then i ordered some plants from the roughwood seed collection. tom thumb celeriac, luthy salsify, cypriot skouroupathcs leek, aji amarillo pepper (capsicum baccatum, apparently it'll be easier to keep this perennial for me, even though i might need to bring it inside) and finally, vine peach. a variety of tiny melon. cucumis melo (i hate my grape vine. it's way too vigorous, and the wasps get to the fruit before i can anyway. i was thinking of something to replace it with, and i think i'll try this this year, although i'm wondering if i should try something more perennial and maybe woody. but if these are amazing, then i will happily keep planting them.)

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 Post subject: Re: Garden Chat
PostPosted: Mon Apr 11, 2016 7:00 pm 
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Jill wrote:
That corn is beautiful. It says there are about 100 seeds per pack. Are you sharing your seed or planning on planting it all? Corn seed can stay viable for several years if stored properly, and I often order larger pkts of varieties if there is a price saving.


I'm keeping everything in the fridge now, so I'll definitely just keep what I don't use. Looks like I'll have extra of a bunch of stuff.

I planted my greens, beets, carrots, and onions today. I need more compost to amend the rest of the garden so I can get the peas, beans, and eventually squash and cucumbers in there too.

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 Post subject: Re: Garden Chat
PostPosted: Thu Apr 21, 2016 4:26 pm 
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I live in an apartment without a yard so I was thinking of doing a couple of window boxes this year. One for basil and one for flowers. I've never used window boxes before and I was wondering if there was anything I should know before I begin? Do you think there would be any greens or other veggies that would grow well in a window box?

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 Post subject: Re: Garden Chat
PostPosted: Thu Apr 21, 2016 4:46 pm 
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Saggy Butt
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Are you talking about outside window boxes? If so, what will do well depends on how large they are and what sort of light/heat they're exposed to and how fast they dry out. If their exposure isn't too hot - lettuce, chard, parsley, and other smaller greens should do well, and you could plant chives or scallions too. If they're in full sun peppers should do well, especially the mini varieties, and I think there are some really dwarf tomato plants that could work too.

If inside, lots of other small herbs should do well, as well as mesclun mixes you can repeatedly cut.

Good luck!

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 Post subject: Re: Garden Chat
PostPosted: Fri Apr 22, 2016 12:24 am 
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Is that Glass Gem corn meant to be more of a dried/decorative corn, or cob-style? Curious!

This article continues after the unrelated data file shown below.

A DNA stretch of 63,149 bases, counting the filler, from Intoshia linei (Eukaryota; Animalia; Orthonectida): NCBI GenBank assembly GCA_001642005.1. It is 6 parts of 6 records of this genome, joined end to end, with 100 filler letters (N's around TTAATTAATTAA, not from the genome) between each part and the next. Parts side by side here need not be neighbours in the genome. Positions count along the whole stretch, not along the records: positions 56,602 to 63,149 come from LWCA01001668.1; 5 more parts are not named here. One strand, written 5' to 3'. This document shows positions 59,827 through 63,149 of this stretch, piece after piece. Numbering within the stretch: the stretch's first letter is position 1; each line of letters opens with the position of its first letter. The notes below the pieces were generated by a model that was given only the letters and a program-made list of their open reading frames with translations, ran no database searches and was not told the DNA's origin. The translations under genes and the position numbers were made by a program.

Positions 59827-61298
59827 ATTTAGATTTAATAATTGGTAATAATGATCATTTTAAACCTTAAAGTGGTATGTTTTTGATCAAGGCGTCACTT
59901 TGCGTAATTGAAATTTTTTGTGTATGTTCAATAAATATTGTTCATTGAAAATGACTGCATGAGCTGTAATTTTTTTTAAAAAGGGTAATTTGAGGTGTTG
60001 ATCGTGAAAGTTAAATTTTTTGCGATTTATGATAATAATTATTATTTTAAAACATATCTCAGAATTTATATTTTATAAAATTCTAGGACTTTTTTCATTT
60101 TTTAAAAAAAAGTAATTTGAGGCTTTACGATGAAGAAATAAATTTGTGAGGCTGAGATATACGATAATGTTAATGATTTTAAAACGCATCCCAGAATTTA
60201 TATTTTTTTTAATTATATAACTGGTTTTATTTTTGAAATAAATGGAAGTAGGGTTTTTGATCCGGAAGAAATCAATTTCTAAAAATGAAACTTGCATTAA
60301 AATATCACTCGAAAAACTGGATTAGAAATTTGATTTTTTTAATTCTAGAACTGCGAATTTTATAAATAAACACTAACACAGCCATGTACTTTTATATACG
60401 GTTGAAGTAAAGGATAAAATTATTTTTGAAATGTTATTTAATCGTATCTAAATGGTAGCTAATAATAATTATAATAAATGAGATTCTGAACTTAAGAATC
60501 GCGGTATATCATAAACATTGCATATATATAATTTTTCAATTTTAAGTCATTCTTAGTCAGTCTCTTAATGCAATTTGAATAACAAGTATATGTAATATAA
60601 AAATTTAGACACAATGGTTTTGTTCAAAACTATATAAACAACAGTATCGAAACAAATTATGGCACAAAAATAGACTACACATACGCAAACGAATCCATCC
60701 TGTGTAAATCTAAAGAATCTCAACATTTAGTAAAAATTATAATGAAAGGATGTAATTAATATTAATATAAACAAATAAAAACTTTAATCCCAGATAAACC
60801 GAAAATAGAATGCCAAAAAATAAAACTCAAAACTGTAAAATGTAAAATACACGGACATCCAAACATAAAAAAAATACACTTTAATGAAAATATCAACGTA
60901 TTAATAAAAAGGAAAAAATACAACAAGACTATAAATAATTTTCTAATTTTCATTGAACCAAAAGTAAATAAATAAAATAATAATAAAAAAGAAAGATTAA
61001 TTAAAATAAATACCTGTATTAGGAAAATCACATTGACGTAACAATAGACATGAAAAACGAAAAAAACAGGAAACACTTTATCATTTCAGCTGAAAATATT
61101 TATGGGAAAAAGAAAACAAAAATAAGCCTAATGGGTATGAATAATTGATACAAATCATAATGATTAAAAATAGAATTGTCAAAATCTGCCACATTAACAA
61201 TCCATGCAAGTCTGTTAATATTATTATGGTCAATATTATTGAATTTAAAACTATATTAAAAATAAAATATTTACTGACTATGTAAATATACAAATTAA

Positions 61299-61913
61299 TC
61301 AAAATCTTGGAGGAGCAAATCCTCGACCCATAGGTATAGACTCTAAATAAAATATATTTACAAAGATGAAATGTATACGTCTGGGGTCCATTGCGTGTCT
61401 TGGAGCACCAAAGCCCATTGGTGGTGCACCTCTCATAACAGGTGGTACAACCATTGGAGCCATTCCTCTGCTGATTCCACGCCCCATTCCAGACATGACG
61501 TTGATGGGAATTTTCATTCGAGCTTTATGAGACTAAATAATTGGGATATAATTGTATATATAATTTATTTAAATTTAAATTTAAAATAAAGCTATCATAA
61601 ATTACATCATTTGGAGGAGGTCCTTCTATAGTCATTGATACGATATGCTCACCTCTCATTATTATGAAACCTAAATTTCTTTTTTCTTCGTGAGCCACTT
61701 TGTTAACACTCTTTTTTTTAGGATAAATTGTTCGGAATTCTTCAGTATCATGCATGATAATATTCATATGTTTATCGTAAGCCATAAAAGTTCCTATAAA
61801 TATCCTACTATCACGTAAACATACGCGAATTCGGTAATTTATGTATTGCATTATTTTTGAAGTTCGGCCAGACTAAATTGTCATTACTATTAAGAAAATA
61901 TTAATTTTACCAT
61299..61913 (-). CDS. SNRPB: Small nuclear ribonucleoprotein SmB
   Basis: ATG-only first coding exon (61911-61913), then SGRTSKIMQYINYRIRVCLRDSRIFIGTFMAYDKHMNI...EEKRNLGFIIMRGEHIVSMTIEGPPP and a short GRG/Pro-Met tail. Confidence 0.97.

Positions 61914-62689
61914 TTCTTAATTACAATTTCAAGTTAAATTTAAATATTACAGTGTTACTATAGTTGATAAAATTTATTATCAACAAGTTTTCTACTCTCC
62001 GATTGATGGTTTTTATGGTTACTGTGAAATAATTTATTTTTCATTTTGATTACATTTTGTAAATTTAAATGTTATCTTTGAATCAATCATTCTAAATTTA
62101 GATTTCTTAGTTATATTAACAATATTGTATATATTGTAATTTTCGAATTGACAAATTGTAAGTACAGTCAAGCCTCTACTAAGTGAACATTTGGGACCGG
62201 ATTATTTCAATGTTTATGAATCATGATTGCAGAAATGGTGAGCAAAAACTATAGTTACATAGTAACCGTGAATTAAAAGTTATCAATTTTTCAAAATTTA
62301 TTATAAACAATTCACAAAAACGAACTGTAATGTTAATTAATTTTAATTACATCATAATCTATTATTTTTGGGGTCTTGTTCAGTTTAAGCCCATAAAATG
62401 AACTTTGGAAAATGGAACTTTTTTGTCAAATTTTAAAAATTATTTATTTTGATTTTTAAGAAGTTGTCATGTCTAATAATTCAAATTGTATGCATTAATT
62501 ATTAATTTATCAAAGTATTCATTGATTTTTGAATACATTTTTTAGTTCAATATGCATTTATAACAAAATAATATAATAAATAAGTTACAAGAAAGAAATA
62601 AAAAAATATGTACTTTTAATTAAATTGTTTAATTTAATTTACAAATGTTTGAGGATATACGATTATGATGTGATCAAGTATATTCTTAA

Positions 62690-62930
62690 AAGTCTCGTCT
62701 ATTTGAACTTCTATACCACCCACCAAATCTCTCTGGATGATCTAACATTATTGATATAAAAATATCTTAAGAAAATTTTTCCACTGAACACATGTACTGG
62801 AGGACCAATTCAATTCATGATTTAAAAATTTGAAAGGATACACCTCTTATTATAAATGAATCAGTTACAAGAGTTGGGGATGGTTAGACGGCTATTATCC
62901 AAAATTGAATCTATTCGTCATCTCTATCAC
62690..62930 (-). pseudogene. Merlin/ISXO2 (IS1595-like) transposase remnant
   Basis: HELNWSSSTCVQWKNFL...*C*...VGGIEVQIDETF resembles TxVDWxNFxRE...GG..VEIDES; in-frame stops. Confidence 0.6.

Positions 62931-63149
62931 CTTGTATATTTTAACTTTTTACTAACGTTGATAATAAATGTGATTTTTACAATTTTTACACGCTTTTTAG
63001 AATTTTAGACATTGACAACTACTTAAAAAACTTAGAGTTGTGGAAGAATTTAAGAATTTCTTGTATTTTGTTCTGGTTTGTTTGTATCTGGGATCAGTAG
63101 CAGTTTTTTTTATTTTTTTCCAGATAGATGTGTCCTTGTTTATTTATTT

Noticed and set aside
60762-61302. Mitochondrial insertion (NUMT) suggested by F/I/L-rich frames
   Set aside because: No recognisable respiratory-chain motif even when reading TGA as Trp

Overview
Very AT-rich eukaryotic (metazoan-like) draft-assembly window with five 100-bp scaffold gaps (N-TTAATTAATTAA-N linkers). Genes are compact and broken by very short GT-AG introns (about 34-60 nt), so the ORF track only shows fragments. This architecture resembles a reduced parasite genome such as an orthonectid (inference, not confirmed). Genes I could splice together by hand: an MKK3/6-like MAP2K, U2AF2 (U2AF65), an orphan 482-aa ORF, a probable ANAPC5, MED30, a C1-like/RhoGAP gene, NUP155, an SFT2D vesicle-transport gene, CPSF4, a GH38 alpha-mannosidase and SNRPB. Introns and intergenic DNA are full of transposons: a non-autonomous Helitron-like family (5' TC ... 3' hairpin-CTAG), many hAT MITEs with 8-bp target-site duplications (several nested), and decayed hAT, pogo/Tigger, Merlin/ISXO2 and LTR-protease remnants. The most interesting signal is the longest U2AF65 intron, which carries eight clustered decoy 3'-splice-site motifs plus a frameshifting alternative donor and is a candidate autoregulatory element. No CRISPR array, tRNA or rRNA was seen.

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 Post subject: Re: Garden Chat
PostPosted: Wed Jun 22, 2016 11:24 am 
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Hip Goiter
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Helloooo

We just started a balcony garden in many big containers and my favorite things are dying or dead! I have no idea what I'm doing! We went to the garden center and a lady helped us buy all the soil and compost and bins and starter plants but nope not working. Do I need to use a Miracle Grow kind of thing? Can I use the dead plants as part of the compost in other containers or are they garden poison now? I have zero clues. I don't even know where to start really. Lady was like oh it'll all be foolproof but nope.

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 Post subject: Re: Garden Chat
PostPosted: Wed Jun 22, 2016 3:17 pm 
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Are they too wet? The containers should have holes in the bottom so excess water can drain. It's easy to be a little too enthusiastic with the watering in the beginning.

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 Post subject: Re: Garden Chat
PostPosted: Wed Jun 22, 2016 4:38 pm 
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Oh! No! I didn't know about the holes and the Lady didn't say anything! Ack! So I should make holes definitely or just water less? Do you put trays underneath so it has something to drain into?

thanks!

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 Post subject: Re: Garden Chat
PostPosted: Thu Jun 23, 2016 8:11 am 
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You can totally compost the plants you kill. #askmehowiknow

Basically just don't compost weeds! Other than that you're good!

ETA: re the planters, if they don't have holes, do add them! An established, big plant needs more water than a new plant. A saucer underneath containers can be really valuable for established plants, especially if you have a breezy balcony. But while things are small and you're worried about overwatering, I'd err on the side of no saucer/just let the containers drain out.